Cheesman Park – This was a really sad one, the deep and abiding sadness that seeps into your soul and makes you cold from the inside out; the sadness of grief and pain and loss and loneliness, both internal and external. Looking at love and loneliness and all the different ways you can find/experience one or both, and what you’re willing to live through in order to have them. And again, as is clearly the primary theme for this collection, violence against women, the cultural acceptance of it, and what it does to the women who experience it, is woven in to every aspect. “Time didn’t feel as long or wasteful in the company of another woman.” “Age has nothing to do with sadness.” “…I didn’t worry so much about being loved.”
Tomi – Intergenerational violence. Childhood trauma. Limited choices and even fewer ways to deal with that reality. Heartbreaking. But this story was also full of more hope than many of the others. There were some truly sweet and poignant moments when the narrator helps her nephew, Tomi, with his reading, and the way her brother’s (Tomi’s father) is there for her because that’s what family does. This one was really about there being a way out of the dark, even if it’s long and hard, and it was uplifting in an understated and perfectly ordinary way.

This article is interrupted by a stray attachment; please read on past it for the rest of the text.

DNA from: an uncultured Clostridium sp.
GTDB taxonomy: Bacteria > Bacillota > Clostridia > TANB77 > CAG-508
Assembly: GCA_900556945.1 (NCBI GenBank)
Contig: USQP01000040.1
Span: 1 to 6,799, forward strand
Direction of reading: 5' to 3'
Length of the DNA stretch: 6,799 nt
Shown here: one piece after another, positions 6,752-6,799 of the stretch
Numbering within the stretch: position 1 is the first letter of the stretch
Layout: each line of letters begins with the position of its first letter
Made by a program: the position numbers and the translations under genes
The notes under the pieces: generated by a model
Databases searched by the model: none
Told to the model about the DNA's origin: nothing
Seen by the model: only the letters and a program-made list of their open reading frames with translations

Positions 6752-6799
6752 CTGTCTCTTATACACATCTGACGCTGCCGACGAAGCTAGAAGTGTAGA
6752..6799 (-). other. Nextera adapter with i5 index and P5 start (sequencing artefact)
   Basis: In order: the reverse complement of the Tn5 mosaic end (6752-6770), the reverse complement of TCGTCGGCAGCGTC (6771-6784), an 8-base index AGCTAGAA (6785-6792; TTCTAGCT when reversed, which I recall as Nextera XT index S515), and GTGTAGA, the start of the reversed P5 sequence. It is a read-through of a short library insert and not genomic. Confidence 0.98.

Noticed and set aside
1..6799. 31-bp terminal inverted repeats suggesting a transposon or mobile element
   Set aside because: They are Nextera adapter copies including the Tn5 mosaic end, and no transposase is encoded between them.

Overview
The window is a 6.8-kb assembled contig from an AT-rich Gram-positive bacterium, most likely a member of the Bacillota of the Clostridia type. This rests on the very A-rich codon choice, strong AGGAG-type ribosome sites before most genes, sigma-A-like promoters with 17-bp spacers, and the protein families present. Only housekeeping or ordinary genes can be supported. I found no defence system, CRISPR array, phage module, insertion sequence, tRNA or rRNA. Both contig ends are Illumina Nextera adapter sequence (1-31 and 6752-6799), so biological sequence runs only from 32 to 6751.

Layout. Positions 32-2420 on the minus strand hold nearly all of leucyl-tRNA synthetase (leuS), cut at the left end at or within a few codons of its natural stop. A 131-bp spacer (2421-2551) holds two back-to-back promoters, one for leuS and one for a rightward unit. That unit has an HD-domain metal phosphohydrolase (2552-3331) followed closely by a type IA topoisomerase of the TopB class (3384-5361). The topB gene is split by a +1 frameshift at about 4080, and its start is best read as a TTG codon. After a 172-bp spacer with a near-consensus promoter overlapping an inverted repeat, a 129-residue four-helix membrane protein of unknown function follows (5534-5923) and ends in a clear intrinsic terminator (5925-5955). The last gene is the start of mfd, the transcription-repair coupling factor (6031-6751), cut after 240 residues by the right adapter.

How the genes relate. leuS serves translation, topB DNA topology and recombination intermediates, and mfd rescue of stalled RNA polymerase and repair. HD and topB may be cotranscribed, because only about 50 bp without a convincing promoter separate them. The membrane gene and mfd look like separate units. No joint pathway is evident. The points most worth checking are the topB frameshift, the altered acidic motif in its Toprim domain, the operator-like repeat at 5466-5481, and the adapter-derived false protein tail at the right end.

Any Further West – Whoa. I honestly think the emotion in this story is the most powerful of the entire collection. The personification of addiction, mental illness, the results of the life you’re born into, the coping mechanisms that you fall into, and the intergenerational struggles of mothers and daughters, the powerlessness from lack of options and the way it’s taken advantage of, was so harsh it was tangible here. I don’t know how else to describe it, but wow. And this passage from the end basically sums up the feeling of this entire collection so accurately: “That’s when I knew she was forever caught in her own undercurrent, bouncing from one deep swell to the next. She would never lift me out of that sea. She would never pause to fill her lungs with air. Soon the world would yank her chain of sadness against every shore, every rock, every glass-filled beach, leaving nothing but the broken hull of a drowned woman.”